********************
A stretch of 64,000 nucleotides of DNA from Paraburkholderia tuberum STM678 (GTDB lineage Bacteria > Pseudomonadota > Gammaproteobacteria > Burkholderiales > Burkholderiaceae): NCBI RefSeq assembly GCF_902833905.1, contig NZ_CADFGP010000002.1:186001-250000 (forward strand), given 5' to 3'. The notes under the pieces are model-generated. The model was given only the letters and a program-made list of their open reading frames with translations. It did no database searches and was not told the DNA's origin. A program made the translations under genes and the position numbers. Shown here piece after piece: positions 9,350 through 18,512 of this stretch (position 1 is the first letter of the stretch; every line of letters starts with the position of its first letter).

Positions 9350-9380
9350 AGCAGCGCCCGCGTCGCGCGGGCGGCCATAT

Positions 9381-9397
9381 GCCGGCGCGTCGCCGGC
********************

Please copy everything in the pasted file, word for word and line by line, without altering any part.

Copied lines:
A stretch of 64,000 nucleotides of DNA from Paraburkholderia tuberum STM678 (GTDB lineage Bacteria > Pseudomonadota > Gammaproteobacteria > Burkholderiales > Burkholderiaceae): NCBI RefSeq assembly GCF_902833905.1, contig NZ_CADFGP010000002.1:186001-250000 (forward strand), given 5' to 3'. The notes under the pieces are model-generated. The model was given only the letters and a program-made list of their open reading frames with translations. It did no database searches and was not told the DNA's origin. A program made the translations under genes and the position numbers. Shown here piece after piece: positions 9,350 through 18,512 of this stretch (position 1 is the first letter of the stretch; every line of letters starts with the position of its first letter).

Positions 9350-9380
9350 AGCAGCGCCCGCGTCGCGCGGGCGGCCATAT

Positions 9381-9397
9381 GCCGGCGCGTCGCCGGC